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Wealthy couples flock to USA to avoid UK sex selection ban, IVF medic claims

3 September 2012
Appeared in BioNews 671

Dr Jeffrey Steinberg, a British IVF specialist who is now director of a pair of private clinics in the USA has claimed that dozens of couples see him every year to select the sex of their babies.

In the UK, using sex as criterion for embryo selection during IVF is forbidden under the Human Fertilisation and Embryology Act 1990, which was amended to ban non-medical sex-selection in 2008. Exceptions can only be made for certain medical reasons, such as to avoid giving birth to children with serious heritable sex-linked medical conditions like Duchenne's muscular dystrophy.

However, sex-selection, which Dr Steinberg describes as 'family balancing', is permitted in many states in the USA. Dr Steinberg claims that the two clinics he directs see around 40 British couples every year for this, with each IVF cycle costing £30,000.

The Fertility Institutes, where Dr Steinberg works, use a technique called preimplantation genetic diagnosis (PGD). 'If you want to be certain your next child will be the gender you are hoping for', the company's website reads, 'no other method comes close to the reliability of PGD'.

After an initial telephone consultation, British couples using The Fertility Institutes' services may attend an appointment at an affiliated UK clinic. The woman will begin taking hormones to stimulate her ovaries and after arriving in the USA, an average of ten eggs will be harvested.

'We biopsy the fertilised eggs, and will lose at least half from genetic abnormalities', Dr Steinberg told the London Evening Standard. 'Then half of those remaining are going to be the wrong gender, so we will be left with just one or two of the gender we want, to implant'.

Dr Steinberg said he hopes that the services he provides will prevent abortions in other countries where sex selection is banned. He told the London Evening Standard: 'The problem with all these countries where sex selection is not legal - Britain included - is that medicine and its financial arrangements are integrated into the government'.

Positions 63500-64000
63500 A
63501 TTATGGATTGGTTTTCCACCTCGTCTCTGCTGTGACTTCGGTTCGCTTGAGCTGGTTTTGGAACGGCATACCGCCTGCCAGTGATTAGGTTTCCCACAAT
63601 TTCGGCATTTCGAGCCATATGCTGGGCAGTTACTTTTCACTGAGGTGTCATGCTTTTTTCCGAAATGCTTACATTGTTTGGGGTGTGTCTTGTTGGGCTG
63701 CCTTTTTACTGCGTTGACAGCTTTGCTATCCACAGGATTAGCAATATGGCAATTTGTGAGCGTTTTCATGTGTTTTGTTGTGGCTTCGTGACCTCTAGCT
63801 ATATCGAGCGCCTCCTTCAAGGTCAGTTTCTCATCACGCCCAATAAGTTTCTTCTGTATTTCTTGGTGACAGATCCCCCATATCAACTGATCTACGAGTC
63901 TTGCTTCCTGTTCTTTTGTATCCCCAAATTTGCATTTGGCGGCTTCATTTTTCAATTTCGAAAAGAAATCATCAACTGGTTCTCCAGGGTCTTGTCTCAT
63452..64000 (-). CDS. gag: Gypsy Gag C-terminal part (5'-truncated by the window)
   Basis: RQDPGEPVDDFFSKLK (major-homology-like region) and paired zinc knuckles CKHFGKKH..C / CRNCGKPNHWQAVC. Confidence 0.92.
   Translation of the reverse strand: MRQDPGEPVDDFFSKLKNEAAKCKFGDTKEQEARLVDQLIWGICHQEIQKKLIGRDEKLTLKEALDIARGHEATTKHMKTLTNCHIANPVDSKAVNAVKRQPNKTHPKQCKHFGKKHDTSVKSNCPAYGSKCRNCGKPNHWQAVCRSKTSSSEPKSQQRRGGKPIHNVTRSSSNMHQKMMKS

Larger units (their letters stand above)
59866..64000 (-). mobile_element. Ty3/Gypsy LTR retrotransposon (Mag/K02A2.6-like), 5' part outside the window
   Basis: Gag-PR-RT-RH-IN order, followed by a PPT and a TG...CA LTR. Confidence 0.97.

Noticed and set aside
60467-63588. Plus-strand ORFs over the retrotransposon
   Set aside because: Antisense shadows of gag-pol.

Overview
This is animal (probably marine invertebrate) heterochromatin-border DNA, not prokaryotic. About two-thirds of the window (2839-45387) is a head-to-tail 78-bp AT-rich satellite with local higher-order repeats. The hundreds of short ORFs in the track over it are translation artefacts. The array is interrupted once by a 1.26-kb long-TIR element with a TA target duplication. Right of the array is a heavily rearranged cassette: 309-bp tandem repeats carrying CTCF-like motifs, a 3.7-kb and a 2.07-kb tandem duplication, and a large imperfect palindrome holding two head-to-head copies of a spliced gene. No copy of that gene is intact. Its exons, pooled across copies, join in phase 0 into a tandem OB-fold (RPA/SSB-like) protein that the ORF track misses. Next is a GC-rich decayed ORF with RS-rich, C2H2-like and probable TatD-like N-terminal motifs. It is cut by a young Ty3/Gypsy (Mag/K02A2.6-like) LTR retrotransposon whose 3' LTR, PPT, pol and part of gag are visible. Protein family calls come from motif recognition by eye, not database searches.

'Once the government becomes involved in paying for everything, then the government starts making decisions about people's care'.

Dr Steinberg added that 'leading British politicians' had come to him 'for services that are outlawed in the UK'.

Responding to an inquiry from the Daily Telegraph, an spokesperson for the Human Fertilisation and Embryology Authority said the regulator had 'little or no remit' to intervene with the British clinics affiliated to the Fertility Institutes that provided preparatory care.

'However', the spokesperson told the newspaper, 'we do expect centres, whether referring patients abroad or recommending shared, cross-border care, to provide these patients with information about the consequences of having treatment outside the UK'.

British couples flying to US for banned baby sex selection
Daily Telegraph |  28 August 2012
Sex Selection and Family Balancing
The Fertility Institutes |  27 January 2022
The British mothers flying to US doctors for banned procedure to choose sex of baby
Mail Online |  29 August 2012
The sex factor... Brits are jetting to New York to select their baby's gender
London Evening Standard |  28 August 2012
23 March 2015 - by Sophie McLachlan 
The nutrient-filled liquid used to grow embryos during IVF might affect the resulting male to female birth ratio, a study suggests...
28 October 2013 - by María Victoria Rivas Llanos 
Sex selection in IVF as a method of avoiding autism has been approved for the first time by health authorities in Western Australia...
8 July 2013 - by Matthew Young 
A report produced by bioethicists from Keele University has concluded that there is no justifiable basis on which to ban IVF sex selection in the UK....
23 January 2012 - by Dr Rebecca Robey 
A test has been developed to determine the sex of a fetus from only five weeks old. The test relies on a blood sample from the mother and therefore carries no risk to the child...
15 August 2011 - by Rose Palmer 
A simple blood test for pregnant women can accurately predict the sex of a fetus at seven weeks, much earlier than conventional techniques, new research has found. A systematic review and meta-analysis examined the results of 57 earlier studies that included more than 6,500 pregnancies...
28 March 2011 - by Stevienna de Saille 
The use of pre-implantation genetic diagnosis (PGD) for sex selection has proven extremely controversial in the UK, where the procedure is illegal unless medically justified to avoid producing a child with a sex-linked genetic disorder, such as Duchenne muscular dystrophy. One reason often given for the restrictions is the fear that the technology will be used mainly to select male embryos...
21 February 2011 - by Antony Starza-Allen 
A Liverpool hospital has said it will investigate allegations that one of its doctors had apparently offered to make arrangements for an undercover reporter posing as a prospective patient to undergo a sex-selection procedure for family balancing abroad...
24 January 2011 - by Leo Perfect 
An Australian couple are going to court to fight for their right to choose the sex of their next child. They applied to use IVF with gender selection technology to guarantee a daughter, but an independent bioethics panel rejected their request...
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